done We shared information about our current feedback practices.
  • How is your organization using feedback from the people you serve?

    To identify and remedy poor client service experiences, To identify bright spots and enhance positive service experiences, To inform the development of new programs/projects, To strengthen relationships with the people we serve

  • Which of the following feedback practices does your organization routinely carry out?

    We collect feedback from the people we serve at least annually, We take steps to get feedback from marginalized or under-represented people, We aim to collect feedback from as many people we serve as possible, We take steps to ensure people feel comfortable being honest with us, We act on the feedback we receive, We tell the people who gave us feedback how we acted on their feedback

  • What challenges does the organization face when collecting feedback?

    It is difficult to get the people we serve to respond to requests for feedback, The people we serve tell us they find data collection burdensome


Ferguson Road Initiative

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The people, governance practices, and partners that make the organization tick.


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Connect with nonprofit leaders


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  • Analyze a variety of pre-calculated financial metrics
  • Access beautifully interactive analysis and comparison tools
  • Compare nonprofit financials to similar organizations

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Ferguson Road Initiative

Board of directors
as of 02/25/2022
SOURCE: Self-reported by organization
Board co-chair

Mr. Daniel Ortman


Term: 2020 - 2021

Board co-chair

Mr. Christopher Jackson


Term: 2020 - 2021

Bill Coleman

Gary Hasty

Heroes House

Dan Ortman

Forest Hills N.A.

Daniel Clayton

Clear Color Digital

Christopher Jackson


Matt Nicolette

Lakeland Hills N.A.

Christopher Rebuck

Bishop Lynch H.S.

Becky Reed

Lone Star C.U.

Dolores Sosa Green

John Van Buskirk

Claremont Addition N.A.

Jared Greco

Crowe Consulting

Pilar Johnson

Frost Bank

Shawn Lovelady

City Hospital

Eddie Tealer

Dallas College @ Eastfield

Carmen Parra

CMIT Solutions

Board leadership practices

SOURCE: Self-reported by organization

GuideStar worked with BoardSource, the national leader in nonprofit board leadership and governance, to create this section.

  • Board orientation and education
    Does the board conduct a formal orientation for new board members and require all board members to sign a written agreement regarding their roles, responsibilities, and expectations? Yes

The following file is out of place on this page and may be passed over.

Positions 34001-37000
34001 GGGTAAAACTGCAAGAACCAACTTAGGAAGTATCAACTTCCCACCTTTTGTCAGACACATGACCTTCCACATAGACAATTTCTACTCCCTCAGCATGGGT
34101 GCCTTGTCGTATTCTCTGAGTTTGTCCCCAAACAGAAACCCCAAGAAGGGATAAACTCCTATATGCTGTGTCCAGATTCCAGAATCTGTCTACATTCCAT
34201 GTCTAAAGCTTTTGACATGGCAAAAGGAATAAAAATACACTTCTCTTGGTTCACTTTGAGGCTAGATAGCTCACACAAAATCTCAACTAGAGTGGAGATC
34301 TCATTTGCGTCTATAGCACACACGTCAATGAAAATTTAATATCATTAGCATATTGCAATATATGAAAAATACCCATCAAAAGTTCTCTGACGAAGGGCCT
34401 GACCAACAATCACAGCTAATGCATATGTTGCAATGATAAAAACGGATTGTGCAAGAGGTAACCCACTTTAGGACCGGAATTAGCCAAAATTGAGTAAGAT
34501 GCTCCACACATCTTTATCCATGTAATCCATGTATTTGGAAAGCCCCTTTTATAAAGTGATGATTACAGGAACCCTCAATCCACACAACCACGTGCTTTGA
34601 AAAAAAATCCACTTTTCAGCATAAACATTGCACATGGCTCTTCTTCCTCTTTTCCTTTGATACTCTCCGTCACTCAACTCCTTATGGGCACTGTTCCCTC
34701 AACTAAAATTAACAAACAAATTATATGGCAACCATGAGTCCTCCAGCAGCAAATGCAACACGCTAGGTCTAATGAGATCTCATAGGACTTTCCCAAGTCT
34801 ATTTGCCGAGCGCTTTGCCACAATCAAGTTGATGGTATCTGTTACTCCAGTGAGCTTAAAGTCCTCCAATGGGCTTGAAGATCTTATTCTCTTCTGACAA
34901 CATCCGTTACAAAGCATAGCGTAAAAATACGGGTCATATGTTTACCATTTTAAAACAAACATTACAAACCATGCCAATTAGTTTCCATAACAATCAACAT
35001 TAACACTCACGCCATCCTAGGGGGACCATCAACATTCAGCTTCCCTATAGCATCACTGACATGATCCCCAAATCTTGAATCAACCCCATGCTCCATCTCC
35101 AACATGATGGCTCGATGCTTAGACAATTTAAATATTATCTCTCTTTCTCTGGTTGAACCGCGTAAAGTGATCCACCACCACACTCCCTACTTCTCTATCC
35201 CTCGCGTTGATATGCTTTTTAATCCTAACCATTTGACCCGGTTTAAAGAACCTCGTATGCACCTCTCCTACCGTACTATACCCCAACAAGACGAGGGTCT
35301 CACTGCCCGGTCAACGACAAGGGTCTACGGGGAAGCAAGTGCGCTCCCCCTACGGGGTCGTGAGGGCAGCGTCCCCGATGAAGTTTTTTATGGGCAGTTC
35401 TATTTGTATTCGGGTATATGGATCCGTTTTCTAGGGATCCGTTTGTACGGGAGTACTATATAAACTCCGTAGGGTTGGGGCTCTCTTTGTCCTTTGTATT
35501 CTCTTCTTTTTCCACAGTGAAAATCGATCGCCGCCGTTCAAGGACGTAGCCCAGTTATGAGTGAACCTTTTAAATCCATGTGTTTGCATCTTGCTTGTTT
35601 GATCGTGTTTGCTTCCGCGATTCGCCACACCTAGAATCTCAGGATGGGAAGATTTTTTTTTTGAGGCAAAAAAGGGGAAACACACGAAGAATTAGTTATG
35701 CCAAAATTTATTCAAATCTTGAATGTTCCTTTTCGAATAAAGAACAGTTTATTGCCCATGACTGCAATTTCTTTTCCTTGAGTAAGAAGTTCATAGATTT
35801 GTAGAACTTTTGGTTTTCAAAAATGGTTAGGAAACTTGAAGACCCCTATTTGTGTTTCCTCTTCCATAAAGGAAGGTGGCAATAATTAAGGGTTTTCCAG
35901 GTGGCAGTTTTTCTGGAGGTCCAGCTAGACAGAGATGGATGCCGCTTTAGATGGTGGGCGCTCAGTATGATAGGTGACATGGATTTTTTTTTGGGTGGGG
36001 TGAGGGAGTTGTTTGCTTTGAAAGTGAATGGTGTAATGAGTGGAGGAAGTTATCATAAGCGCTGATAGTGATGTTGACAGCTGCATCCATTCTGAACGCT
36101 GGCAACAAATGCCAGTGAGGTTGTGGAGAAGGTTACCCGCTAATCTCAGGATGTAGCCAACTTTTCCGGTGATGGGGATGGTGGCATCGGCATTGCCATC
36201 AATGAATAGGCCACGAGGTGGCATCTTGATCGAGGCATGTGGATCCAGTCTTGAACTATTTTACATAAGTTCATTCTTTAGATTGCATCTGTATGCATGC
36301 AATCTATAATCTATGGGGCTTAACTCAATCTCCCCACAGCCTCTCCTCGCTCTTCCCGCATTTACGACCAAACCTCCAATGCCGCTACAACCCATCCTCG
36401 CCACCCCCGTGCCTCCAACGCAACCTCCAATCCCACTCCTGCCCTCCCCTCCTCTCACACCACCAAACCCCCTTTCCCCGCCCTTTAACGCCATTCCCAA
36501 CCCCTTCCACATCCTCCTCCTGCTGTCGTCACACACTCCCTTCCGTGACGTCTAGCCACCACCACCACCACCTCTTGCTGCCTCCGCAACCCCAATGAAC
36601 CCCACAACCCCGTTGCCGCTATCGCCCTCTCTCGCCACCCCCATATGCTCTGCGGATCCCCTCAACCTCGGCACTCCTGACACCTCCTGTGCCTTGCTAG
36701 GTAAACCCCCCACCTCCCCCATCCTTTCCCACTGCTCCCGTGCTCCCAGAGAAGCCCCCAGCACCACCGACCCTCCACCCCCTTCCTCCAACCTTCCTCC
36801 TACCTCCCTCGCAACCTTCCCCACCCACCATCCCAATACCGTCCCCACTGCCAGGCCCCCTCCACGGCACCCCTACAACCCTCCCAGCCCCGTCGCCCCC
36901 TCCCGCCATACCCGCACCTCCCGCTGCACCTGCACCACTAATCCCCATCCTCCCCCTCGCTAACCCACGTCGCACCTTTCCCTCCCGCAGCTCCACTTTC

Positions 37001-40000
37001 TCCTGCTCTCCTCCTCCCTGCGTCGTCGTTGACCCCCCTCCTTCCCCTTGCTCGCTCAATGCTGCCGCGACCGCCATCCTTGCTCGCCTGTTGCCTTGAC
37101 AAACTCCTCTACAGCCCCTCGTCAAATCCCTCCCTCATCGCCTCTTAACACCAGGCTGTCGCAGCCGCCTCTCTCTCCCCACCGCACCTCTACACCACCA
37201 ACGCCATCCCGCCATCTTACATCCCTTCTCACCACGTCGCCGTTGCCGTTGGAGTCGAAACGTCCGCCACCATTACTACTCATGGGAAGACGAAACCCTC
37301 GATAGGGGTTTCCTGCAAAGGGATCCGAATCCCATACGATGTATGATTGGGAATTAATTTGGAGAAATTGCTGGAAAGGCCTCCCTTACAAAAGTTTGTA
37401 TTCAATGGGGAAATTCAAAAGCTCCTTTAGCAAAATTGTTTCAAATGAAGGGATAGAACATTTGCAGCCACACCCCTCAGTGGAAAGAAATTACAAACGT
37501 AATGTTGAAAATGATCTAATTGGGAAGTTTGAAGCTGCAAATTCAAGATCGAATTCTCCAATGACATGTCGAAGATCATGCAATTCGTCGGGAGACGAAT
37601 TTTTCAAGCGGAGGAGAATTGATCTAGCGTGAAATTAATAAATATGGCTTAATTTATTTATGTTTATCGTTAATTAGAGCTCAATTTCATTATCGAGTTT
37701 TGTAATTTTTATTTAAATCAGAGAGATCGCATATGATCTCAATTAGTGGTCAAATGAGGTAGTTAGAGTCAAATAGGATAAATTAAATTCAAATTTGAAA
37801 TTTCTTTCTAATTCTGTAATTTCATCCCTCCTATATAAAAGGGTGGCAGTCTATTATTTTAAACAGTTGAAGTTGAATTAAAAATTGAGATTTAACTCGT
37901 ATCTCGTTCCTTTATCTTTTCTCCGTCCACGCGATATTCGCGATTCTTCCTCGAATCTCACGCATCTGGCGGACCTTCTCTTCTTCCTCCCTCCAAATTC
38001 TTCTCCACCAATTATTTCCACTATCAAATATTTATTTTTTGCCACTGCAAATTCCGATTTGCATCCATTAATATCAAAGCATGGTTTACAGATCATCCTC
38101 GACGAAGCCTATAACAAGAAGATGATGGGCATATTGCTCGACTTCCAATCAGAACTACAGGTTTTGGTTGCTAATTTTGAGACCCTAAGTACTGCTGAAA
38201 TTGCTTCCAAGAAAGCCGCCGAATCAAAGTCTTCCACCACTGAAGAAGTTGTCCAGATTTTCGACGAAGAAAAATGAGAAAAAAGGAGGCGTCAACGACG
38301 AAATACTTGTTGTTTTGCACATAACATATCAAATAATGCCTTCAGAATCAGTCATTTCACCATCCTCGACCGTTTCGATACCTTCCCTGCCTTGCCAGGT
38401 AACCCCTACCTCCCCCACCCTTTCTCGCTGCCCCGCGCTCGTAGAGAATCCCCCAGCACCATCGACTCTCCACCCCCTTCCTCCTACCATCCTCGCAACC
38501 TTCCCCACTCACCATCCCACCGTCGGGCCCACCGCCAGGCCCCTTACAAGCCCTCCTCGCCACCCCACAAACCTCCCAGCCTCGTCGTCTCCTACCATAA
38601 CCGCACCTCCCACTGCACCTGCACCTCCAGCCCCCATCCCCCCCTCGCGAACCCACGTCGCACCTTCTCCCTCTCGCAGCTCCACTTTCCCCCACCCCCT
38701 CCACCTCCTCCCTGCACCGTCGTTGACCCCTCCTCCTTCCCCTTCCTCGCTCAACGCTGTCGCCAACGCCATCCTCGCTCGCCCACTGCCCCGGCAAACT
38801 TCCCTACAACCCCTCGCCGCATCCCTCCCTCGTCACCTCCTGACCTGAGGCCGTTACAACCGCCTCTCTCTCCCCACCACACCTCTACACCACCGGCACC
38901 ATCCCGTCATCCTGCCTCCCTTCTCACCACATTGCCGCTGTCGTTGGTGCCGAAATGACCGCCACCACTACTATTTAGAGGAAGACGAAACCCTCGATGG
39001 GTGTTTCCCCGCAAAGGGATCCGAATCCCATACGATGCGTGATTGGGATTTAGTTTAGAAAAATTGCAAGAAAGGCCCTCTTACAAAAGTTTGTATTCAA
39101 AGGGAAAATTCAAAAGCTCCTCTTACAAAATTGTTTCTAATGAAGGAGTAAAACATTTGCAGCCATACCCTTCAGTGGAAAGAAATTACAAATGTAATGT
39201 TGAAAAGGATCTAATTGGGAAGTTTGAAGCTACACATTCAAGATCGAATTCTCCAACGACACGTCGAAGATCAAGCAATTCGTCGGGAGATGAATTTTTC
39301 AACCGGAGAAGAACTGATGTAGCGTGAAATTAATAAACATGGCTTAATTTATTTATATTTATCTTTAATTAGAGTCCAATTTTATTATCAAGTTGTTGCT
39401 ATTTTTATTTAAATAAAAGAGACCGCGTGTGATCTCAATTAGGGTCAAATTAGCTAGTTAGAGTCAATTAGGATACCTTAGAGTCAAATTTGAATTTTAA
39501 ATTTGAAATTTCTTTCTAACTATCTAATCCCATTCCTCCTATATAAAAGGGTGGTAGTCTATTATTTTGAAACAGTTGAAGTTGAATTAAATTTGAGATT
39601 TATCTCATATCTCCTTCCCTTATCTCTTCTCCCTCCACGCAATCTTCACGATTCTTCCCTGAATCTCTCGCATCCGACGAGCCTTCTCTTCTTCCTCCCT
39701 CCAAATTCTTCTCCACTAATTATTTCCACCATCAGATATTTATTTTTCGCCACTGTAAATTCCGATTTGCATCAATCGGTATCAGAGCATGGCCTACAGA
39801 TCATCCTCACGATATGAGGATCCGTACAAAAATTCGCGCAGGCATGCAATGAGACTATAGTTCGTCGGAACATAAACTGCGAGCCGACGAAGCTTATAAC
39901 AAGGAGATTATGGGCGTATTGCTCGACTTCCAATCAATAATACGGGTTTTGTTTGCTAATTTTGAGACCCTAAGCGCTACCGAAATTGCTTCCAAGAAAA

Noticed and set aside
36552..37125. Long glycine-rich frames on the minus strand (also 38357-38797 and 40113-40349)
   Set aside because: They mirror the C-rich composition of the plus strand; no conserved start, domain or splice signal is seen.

• CEO oversight
    Has the board conducted a formal, written assessment of the chief executive within the past year ? Yes
  • Ethics and transparency
    Have the board and senior staff reviewed the conflict-of-interest policy and completed and signed disclosure statements in the past year? Yes
  • Board composition
    Does the board ensure an inclusive board member recruitment process that results in diversity of thought and leadership? Yes
  • Board performance
    Has the board conducted a formal, written self-assessment of its performance within the past three years? Yes

Organizational demographics

SOURCE: Self-reported; last updated 1/29/2022

Who works and leads organizations that serve our diverse communities? Candid partnered with CHANGE Philanthropy on this demographic section.


The organization's leader identifies as:

Race & ethnicity
Gender identity

Race & ethnicity

Gender identity

No data

Transgender Identity

No data

Sexual orientation

No data


No data

Equity strategies

Last updated: 01/27/2022

GuideStar partnered with Equity in the Center - an organization that works to shift mindsets, practices, and systems to increase racial equity - to create this section. Learn more

  • We review compensation data across the organization (and by staff levels) to identify disparities by race.
Policies and processes
  • We use a vetting process to identify vendors and partners that share our commitment to race equity.
  • We have a promotion process that anticipates and mitigates implicit and explicit biases about people of color serving in leadership positions.
  • We seek individuals from various race backgrounds for board and executive director/CEO positions within our organization.
  • We have community representation at the board level, either on the board itself or through a community advisory board.
  • We help senior leadership understand how to be inclusive leaders with learning approaches that emphasize reflection, iteration, and adaptability.
  • We measure and then disaggregate job satisfaction and retention data by race, function, level, and/or team.
  • We engage everyone, from the board to staff levels of the organization, in race equity work and ensure that individuals understand their roles in creating culture such that one’s race identity has no influence on how they fare within the organization.